But once you've done it, you'll be on the 'other side' and then you will realize that it's safer than ANY city.

(There ARE exceptions! If you park in an iffy/meth-y area all alone with shady people wandering around for no good reason, bad move. You're putting yourself in a bad position. Don't do that. Use your intuition.)

If you still insist it's dangerous, either:

1. You are paranoid. You like the drama of thinking this way.

2. You are in the wrong area (A.k.a. in a bad area. If so, LEAVE!).

3. You've never done it before and you really have no idea. If so, please stop crying to others that it's dangerous.

Be done with thinking you need self-defense tools out on public land.

I have NEVER needed to defend myself on public lands. Nor have any of my friends (many being solo women) I've talked to about it.

I've only feared for my life because of other people twice in my life. Neither time was on public land/camping remotely.

It's just SO much safer than being in a campground in town. Which is also usually a totally safe place to camp.

If it makes you feel better, go ahead and have a something on hand. A gun, or pepper spray or your bear spray. (And boy, there's a lot of debate about using bear or wasp spray as self-defense from a human.)

Just pointing out that none of these are NECESSARY 'out there'.

Why It's Safer To Camp Remotely Than To Camp In 'Public'

Ok, think of it this way.

Criminals like low-lying fruit. They want as many opportunities as possible.  (Cities= more people= more chances and opportunities.)

So... they dwell in cities.

Criminals are very lazy. They aren't driving out of town to look for a victim.

They aren't going to drive miles and miles out of town to look for something to do.

Need more proof why they don't come out to public land?


Why would they? Your average RV on public land probably has a family camping in it. With SUCH 'tempting' stuff to steal like clothing, games, and food.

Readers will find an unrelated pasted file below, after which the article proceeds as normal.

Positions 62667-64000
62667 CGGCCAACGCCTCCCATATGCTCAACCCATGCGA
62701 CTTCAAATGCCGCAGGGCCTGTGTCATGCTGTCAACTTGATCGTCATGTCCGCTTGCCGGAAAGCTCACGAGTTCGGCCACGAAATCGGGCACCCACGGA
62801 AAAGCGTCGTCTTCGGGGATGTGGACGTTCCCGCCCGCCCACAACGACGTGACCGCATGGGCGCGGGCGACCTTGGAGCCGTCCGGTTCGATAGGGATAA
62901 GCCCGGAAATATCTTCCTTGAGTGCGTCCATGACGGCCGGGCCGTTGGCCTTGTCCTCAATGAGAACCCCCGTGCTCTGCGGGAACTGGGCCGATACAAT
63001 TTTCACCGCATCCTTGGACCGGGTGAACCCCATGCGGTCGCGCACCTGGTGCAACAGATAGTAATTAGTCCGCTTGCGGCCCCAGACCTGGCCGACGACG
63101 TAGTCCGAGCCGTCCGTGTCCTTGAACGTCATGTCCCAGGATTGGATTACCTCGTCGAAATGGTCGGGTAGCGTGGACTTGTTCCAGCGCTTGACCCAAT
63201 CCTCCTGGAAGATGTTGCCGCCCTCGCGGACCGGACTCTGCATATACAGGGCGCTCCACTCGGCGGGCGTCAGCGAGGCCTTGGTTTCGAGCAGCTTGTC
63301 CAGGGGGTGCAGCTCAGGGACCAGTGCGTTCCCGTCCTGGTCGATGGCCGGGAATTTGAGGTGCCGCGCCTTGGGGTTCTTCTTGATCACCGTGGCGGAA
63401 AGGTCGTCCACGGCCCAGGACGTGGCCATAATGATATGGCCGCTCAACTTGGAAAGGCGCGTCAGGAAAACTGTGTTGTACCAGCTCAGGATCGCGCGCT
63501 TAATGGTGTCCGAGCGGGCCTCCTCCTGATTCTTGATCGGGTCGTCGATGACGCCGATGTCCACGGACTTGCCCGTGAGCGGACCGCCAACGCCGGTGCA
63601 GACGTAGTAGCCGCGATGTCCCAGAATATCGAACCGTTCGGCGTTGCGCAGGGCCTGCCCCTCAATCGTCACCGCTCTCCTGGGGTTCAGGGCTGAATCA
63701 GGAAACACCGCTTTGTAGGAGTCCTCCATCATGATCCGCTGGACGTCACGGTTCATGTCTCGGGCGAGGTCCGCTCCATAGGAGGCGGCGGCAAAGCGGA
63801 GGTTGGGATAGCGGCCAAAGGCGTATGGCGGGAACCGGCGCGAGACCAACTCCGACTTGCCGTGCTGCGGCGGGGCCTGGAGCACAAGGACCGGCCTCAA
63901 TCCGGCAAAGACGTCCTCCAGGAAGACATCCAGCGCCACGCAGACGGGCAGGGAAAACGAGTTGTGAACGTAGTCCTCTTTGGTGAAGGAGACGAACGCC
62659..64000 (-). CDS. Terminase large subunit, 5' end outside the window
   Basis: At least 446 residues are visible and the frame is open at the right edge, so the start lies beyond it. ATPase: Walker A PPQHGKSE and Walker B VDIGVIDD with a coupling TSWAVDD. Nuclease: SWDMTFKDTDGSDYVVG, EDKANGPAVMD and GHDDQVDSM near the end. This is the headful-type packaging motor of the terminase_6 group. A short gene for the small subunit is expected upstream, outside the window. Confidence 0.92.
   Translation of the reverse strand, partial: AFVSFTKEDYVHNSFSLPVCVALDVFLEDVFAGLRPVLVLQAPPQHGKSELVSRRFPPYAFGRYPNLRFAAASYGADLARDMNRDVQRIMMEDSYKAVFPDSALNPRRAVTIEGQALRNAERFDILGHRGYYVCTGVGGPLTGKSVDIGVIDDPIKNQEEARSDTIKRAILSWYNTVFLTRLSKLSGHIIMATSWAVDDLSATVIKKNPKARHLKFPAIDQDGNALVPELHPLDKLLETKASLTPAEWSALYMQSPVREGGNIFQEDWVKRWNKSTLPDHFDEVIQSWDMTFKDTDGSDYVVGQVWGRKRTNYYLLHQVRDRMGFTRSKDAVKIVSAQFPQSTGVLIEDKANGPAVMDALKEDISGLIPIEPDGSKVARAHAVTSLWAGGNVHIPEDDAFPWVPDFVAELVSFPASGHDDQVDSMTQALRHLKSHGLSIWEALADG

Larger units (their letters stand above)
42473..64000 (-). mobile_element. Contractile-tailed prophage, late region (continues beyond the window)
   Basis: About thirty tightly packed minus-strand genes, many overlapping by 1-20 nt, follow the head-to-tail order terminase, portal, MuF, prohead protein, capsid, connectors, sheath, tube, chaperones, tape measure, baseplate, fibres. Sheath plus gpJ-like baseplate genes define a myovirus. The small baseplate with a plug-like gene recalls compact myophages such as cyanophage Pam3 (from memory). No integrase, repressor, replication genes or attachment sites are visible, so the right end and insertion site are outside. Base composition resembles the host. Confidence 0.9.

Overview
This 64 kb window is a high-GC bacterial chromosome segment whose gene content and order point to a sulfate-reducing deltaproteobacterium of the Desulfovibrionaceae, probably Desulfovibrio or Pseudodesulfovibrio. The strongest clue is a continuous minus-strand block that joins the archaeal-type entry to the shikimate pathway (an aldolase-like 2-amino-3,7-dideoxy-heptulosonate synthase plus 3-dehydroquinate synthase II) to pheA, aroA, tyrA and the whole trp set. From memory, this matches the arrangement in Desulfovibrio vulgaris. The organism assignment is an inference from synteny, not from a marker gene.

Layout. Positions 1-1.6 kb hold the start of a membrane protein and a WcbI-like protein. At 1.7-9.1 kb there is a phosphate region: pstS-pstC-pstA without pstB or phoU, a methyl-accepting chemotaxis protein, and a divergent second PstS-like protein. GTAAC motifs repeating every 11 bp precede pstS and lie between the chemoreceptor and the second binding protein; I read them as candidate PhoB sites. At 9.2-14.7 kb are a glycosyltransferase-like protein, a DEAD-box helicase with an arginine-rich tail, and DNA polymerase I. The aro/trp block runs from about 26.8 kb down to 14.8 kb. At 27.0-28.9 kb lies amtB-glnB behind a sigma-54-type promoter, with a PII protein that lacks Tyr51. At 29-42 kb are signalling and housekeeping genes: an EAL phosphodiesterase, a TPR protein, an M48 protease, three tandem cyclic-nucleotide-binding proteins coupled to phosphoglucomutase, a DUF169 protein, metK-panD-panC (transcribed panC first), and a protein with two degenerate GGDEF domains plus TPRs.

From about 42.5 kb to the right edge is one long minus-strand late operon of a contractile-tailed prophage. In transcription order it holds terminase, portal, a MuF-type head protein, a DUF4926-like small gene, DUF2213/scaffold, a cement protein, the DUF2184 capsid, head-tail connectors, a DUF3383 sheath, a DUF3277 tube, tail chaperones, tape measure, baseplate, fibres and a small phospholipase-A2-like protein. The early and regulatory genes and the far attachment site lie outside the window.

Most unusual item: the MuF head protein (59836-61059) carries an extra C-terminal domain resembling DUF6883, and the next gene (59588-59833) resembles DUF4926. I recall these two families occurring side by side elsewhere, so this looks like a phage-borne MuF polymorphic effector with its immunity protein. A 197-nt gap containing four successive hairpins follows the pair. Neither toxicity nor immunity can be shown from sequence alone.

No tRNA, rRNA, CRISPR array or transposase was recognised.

I mean, come on. Be real about it! They aren't after you or your camping stuff.

So, stop worrying that you need a camping gun because someone is coming out to public land to get you or your worthless things. It's not happening.

The WORST That Could Happen

Ok, it's not like nobody has EVER been killed or robbed while camping remotely. (Or while doing anything you can name.)

And who can forget the movie Deliverance?  Scared the mess out of the entire country.

Sure, it has happened. (Albeit most camping or hiking crimes probably happened in a campground or in a public land spot very close to a city.)

woman hiker hugging redwood tree

But come on. If you stress and worry about every little thing that COULD happen, you aren't living.

Worrying is 100%  a waste of your time.

You could also get struck by lightning. Hit by a car. Or attacked by a bear.

Are your fears stopping you from going outside? Hope not.

 If you're boondocking, generally, other people will be around the camping area. Just watch for any weirdos and if you're uncomfortable, move.

You'll Stay Safe Without A Camping Gun By Doing These Things:

1. Use Your Head. Your street smarts. If you're a woman, your women's intuition. If it doesn't feel like a safe place for WHATEVER REASON, leave. You're on wheels.

2. Social Media. Don't post your exact current locations on social media. I hope that's pretty obvious, ladies.

3. Company. Camp with a friend if possible. I mean, solo is totally safe. But being with a friend will be even safer.

4.Use Your Head. Yes, read #1 again.

That's it! It's VERY safe 'out there'. Sorry if it's unexciting. There's just not much to it. The good news is IT'S GENERALLY SAFE!!


If you want to carry a gun when boondocking, go for it. But I'm here to tell you YOU DON'T NEED A CAMPING GUN or other protection.

Woman tourist taking selfie Mendenhall glacier Juneau Alaska

Use your women's intuition and you'll be just fine 'out there' on your own!

Nobody out on public lands is out to get you. If it makes you feel safer or better to have a gun, fine. Keep it in a safe place and stored properly.